Introduction: Health services collect patient experience data to monitor, evaluate and improve services and subsequently health outcomes. Obtaining authentic patient experience information to inform improvements relies on the quality of data collection processes and their responsiveness to the cultural and linguistic needs of diverse populations. This study explores the challenges and considerations in collecting authentic patient experience information through survey methods with Australians who primarily speak First Nations languages.
Methods: First Nations language experts, interpreters, health staff and researchers with expertise in intercultural communication engaged in an iterative process of critical review of two survey tools using qualitative methods. These included a collaborative process of repeated translation and back translation of survey items and collaborative analysis of videorecorded trial administration of surveys with languages experts (who were also receiving dialysis treatment) and survey administrators. All research activities were audio or video recorded and data from all sources were translated, transcribed and inductively analysed to identify key elements influencing acceptability and relevance of both survey process and items as well as translatability.
Results: Serious challenges in achieving equivalence of meaning between English and translated versions of survey items were pervasive. Translatability of original survey items was extensively compromised by the use of metaphors specific to the cultural context within which surveys were developed, English words that are familiar but used with different meaning, English terms with no equivalent in First Nations languages and grammatical discordance between languages. Discordance between survey methods and First Nations cultural protocols and preferences for seeking and sharing information was also important: the lack of opportunity to share the ‘full story’, discomfort with direct questions and communication protocols that preclude negative or critical responses, constrained the authenticity of the information obtained though survey methods. These limitations have serious implications for the quality of information collected and result in frustration and distress for those engaging with the survey.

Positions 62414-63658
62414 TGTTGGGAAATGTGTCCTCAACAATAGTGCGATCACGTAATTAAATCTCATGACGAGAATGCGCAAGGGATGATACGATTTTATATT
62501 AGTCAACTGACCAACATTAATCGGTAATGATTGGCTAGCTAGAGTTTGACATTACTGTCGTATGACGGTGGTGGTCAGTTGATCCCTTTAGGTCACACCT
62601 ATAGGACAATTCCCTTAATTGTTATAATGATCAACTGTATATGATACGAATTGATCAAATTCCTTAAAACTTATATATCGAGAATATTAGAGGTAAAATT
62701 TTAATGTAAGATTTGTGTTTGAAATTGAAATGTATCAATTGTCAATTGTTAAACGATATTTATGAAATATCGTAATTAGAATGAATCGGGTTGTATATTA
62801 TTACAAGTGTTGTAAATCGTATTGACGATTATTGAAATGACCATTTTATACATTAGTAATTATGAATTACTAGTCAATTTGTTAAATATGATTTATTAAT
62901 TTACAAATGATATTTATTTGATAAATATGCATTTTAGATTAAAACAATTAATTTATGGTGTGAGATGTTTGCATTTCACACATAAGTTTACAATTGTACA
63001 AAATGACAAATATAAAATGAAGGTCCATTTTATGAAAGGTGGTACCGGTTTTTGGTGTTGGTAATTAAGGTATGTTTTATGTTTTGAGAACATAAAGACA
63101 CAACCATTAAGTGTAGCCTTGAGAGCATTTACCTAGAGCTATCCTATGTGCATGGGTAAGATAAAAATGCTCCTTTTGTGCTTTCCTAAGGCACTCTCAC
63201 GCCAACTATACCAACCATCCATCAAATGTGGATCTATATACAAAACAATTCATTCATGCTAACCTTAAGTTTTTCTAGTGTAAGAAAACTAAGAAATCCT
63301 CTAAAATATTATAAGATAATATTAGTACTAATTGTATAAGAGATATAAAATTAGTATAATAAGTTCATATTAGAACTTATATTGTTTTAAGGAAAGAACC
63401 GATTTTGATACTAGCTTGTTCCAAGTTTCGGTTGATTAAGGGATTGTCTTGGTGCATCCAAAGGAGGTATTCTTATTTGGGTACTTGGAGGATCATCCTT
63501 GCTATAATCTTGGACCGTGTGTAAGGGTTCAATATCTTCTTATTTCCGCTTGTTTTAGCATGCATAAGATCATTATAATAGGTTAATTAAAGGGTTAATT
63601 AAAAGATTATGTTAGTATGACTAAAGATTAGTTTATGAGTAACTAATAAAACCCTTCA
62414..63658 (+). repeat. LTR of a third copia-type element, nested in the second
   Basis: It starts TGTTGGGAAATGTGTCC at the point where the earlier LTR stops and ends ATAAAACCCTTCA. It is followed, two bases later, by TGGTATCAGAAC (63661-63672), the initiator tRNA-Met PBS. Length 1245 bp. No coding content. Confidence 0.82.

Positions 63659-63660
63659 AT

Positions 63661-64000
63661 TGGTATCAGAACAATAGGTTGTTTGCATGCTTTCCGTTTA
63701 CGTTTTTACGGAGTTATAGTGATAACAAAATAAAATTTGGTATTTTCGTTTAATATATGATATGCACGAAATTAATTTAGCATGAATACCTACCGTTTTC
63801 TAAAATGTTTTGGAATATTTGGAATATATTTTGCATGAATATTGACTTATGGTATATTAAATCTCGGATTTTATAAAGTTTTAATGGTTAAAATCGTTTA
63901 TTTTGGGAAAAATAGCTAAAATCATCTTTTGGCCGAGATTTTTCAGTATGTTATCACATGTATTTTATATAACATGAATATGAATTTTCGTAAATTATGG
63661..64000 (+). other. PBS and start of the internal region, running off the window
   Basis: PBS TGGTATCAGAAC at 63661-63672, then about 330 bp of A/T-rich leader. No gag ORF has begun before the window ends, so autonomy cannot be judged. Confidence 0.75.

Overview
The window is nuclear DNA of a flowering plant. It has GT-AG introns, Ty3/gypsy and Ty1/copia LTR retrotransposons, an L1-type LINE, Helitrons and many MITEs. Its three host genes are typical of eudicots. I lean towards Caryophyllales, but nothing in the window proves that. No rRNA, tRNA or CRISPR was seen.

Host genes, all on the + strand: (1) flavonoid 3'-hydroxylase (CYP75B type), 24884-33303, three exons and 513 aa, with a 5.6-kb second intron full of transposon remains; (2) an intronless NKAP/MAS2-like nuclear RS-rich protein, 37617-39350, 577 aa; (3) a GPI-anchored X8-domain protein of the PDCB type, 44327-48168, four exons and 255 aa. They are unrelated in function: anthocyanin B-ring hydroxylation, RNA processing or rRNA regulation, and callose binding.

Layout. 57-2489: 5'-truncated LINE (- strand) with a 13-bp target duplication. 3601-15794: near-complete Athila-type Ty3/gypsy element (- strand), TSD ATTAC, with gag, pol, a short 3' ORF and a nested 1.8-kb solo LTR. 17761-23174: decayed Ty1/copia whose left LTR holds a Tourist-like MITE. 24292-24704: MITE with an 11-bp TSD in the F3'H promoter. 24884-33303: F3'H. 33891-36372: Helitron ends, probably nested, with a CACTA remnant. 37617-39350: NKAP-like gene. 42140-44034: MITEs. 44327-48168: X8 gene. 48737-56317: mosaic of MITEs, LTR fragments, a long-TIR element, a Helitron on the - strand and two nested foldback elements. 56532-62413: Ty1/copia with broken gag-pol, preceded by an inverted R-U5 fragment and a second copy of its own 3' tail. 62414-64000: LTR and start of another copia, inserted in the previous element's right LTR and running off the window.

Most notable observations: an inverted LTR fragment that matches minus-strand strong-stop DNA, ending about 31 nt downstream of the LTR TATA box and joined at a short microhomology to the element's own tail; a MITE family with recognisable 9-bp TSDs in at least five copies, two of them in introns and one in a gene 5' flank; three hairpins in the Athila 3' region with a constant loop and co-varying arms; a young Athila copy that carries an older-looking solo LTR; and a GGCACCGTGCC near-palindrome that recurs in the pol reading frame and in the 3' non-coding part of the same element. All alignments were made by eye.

Conclusion: Profound implications for the acceptability of a survey tool as well as data quality arise from differences between First Nations’ cultural and communication contexts and the cultural context within which survey methods have evolved. When data collection processes are not linguistically and culturally congruent there is a risk that patient experience data is inaccurate, misses what is important to First Nations patients and has limited utility for informing relevant health care improvement. Engagement of First Nations cultural and language experts is essential in all stages of development, implementation and evaluation of culturally safe and effective approaches to support speakers of First Nations languages to share their experiences of health care and influence change.